Hisashi Fukushima, a 44-year-old man from Hidaka City, was born with a serious learning impediment, but this handicap has in no way gotten the better of him. This truly gifted individual is an awe-inspiring artist with an unbridled passion for the beauty of the railway system. Fukushima’s photographic memory and steady hands have allowed him to recreate many life-like scenes of trains upon their tracks in paintings as well as paper craft. His faithful renditions of Japan’s railways have earned him a number of prizes in art exhibitions, and one glance at his work makes it obvious why! Keep reading for a sample of Hisashi Fukushima’s stellar art portfolio.

Hisashi Fukushima began drawing trains when he was just three years old. He was so fascinated by the railways and train cars that he saw on his way to the child consultation center in Kawagoe City, he began to draw them. In time, his artistic abilities developed, but that child-like fascination with trains never wore off. Hisashi’s Father, now 71, spoke with initial reporters about the level of excitement that his son showed whenever the family took a trip up north, for having the chance to see local trains, tracks and stations.

Granted, trains are common subjects in Japan’s modern art scene. After all, the rail system forms the backbone of the country’s public transportation network. What sets Fukushima’s work apart from all of the others is not only the realism of his completed paintings, but also his drawing method. You see, Fukushima doesn’t use reference images for his pictures, nor does his sketch out his ideas in a rough draft. He draws from memory using a black ink pen from the start. He doesn’t even use rulers when drawing rails and telephone poles! He creates these incredibly detailed scenes free-handed in unforgiving black ink, based solely on the image that he holds in his mind. Then, when it comes time to paint, he’s able to set stunning moods with his use of highlights and carefully selected color palates, referencing only the scene as he remembers it. He’s even able to capture natural effects like reflections and atmospheric haze from the image in his mind’s eye.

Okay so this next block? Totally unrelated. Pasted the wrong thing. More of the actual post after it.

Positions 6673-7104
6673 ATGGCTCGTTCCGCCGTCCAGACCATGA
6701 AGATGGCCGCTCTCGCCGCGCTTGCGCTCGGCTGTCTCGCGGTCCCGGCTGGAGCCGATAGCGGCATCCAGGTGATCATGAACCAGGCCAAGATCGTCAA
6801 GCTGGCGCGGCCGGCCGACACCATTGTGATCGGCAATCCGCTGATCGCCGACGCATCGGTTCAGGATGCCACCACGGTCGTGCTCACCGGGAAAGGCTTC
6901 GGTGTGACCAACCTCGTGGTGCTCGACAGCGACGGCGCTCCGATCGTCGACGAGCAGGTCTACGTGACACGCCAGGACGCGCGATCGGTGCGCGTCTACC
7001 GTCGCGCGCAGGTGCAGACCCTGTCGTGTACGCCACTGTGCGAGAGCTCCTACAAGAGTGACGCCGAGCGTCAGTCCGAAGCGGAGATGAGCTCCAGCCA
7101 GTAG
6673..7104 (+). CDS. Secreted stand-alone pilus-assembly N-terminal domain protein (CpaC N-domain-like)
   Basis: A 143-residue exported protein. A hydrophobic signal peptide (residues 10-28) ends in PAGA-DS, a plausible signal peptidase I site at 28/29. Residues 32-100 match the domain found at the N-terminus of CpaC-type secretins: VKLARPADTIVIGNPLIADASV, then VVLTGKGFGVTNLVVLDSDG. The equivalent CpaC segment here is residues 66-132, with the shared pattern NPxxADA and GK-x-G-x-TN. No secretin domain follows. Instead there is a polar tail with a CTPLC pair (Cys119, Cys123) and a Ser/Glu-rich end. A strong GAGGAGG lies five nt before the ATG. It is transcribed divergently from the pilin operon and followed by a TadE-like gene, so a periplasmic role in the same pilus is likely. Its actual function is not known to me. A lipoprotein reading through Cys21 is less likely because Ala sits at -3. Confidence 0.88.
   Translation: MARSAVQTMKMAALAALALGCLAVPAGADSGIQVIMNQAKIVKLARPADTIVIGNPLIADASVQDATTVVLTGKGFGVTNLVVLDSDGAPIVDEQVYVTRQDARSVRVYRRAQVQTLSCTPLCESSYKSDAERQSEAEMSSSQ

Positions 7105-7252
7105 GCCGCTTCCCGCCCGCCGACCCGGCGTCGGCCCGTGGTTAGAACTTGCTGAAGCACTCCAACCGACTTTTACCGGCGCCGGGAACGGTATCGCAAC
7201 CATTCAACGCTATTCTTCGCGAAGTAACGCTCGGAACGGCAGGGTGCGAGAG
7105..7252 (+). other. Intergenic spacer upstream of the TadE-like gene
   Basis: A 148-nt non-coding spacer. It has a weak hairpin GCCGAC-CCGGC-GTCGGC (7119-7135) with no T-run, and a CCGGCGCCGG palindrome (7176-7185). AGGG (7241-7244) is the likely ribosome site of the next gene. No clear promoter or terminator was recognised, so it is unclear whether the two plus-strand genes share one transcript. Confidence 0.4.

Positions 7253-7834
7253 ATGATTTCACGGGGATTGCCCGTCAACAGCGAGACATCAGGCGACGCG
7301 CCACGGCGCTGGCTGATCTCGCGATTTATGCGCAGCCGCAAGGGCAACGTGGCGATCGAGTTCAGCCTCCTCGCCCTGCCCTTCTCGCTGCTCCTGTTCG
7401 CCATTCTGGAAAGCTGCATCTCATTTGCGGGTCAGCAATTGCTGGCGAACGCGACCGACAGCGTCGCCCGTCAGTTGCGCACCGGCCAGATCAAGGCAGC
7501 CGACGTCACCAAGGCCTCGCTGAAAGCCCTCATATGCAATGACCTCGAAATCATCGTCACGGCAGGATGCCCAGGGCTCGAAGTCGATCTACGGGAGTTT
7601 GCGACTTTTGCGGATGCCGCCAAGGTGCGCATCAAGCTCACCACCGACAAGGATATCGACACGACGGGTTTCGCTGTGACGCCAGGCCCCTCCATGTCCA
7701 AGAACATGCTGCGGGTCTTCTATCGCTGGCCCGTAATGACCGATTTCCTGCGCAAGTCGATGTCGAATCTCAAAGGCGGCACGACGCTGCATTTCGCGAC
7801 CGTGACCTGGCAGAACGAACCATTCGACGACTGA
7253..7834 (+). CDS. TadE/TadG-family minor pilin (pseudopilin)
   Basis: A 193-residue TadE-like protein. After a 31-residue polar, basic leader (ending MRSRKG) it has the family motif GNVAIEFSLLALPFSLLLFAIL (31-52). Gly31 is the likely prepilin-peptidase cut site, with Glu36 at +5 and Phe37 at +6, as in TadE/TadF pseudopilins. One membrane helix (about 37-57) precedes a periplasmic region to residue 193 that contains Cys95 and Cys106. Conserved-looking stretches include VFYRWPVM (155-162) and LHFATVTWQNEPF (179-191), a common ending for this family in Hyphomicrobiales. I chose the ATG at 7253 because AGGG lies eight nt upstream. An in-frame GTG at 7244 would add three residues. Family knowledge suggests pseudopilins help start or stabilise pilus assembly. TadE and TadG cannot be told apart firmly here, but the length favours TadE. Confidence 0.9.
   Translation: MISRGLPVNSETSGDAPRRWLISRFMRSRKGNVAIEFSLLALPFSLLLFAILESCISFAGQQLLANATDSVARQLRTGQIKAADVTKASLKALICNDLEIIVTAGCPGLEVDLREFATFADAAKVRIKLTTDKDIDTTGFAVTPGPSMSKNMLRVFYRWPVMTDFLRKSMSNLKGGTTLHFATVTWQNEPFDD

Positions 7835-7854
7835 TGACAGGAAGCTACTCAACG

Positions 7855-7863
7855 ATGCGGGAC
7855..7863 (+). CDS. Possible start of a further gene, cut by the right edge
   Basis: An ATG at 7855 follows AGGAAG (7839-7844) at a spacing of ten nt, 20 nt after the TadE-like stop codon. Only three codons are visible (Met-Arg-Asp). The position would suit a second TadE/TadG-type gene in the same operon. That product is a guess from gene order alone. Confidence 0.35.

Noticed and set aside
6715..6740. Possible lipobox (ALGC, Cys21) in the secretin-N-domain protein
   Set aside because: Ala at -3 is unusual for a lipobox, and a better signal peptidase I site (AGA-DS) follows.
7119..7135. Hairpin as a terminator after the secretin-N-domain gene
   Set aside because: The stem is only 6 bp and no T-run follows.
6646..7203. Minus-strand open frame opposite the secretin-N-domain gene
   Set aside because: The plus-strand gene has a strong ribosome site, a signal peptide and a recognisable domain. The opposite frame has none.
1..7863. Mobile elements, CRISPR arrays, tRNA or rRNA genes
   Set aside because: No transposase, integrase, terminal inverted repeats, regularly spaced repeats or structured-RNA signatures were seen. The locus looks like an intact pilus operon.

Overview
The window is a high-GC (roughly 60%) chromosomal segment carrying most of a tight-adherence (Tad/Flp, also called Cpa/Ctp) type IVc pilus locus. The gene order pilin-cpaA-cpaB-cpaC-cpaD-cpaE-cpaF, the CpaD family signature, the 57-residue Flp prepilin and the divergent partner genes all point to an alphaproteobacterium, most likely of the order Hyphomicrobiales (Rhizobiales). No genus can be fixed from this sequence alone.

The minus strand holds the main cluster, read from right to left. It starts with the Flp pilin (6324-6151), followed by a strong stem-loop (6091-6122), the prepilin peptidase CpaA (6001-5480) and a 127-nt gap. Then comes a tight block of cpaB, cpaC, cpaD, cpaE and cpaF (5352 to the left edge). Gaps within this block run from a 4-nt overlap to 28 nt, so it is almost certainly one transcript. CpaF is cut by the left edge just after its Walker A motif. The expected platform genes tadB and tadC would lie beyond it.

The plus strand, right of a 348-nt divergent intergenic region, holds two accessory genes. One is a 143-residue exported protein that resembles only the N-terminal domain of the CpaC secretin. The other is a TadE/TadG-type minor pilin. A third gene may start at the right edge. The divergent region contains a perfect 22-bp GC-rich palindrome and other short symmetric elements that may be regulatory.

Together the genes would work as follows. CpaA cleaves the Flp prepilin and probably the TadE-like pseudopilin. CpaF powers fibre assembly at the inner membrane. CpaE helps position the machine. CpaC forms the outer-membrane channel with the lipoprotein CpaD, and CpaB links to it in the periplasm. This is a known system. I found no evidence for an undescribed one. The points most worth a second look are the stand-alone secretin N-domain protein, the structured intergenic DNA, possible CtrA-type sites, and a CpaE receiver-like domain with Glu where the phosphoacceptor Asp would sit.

In addition, as if that’s not enough, Fukushima’s talent doesn’t end with 2-D artwork. This gifted man is also a master of building miniature train models out of thick poster board. These artistic little sculptures are so intricate that you’d never guess that they were made out of paper just by looking at them!

It takes a very steady hand to cut out such small, delicate pieces and glue them perfectly in place without any gaps or ragged edges. On top of that, Fukushima builds his own blueprints, relying on the measurements in his memory to perfect the proportions of his trains and include every last detail, even without a visual reference.


With paintings that pass for photographs and miniatures masquerading as real locomotives, there’s no denying the true talents that this man possesses. Being handicapped has in no way hindered Hisashi Fukushima’s ability to make exceptional achievements. In fact, he is currently working hard in preparation for participation in the Chuo Fine Arts Association’s 65th Exhibition starting October 13, at the Tokyo Metropolitan Art Museum in Taitou Ward! Be sure to check it out for more of Hisashi Fukushima’s recent works.

Source: Mainichi jp via Himajin Sokuhou (Japanese)
Additional Reference: NHK Saitama

▼ The Tracks Continue


▼ Hometown Resource


▼ Seibu-Ikebukuro Line


▼ Iwamisawa Station Grounds


▼ Rikuchuyagi Station


▼ additional works by Hisashi Fukushima




▼ Hisashi Fukushima’s paper trains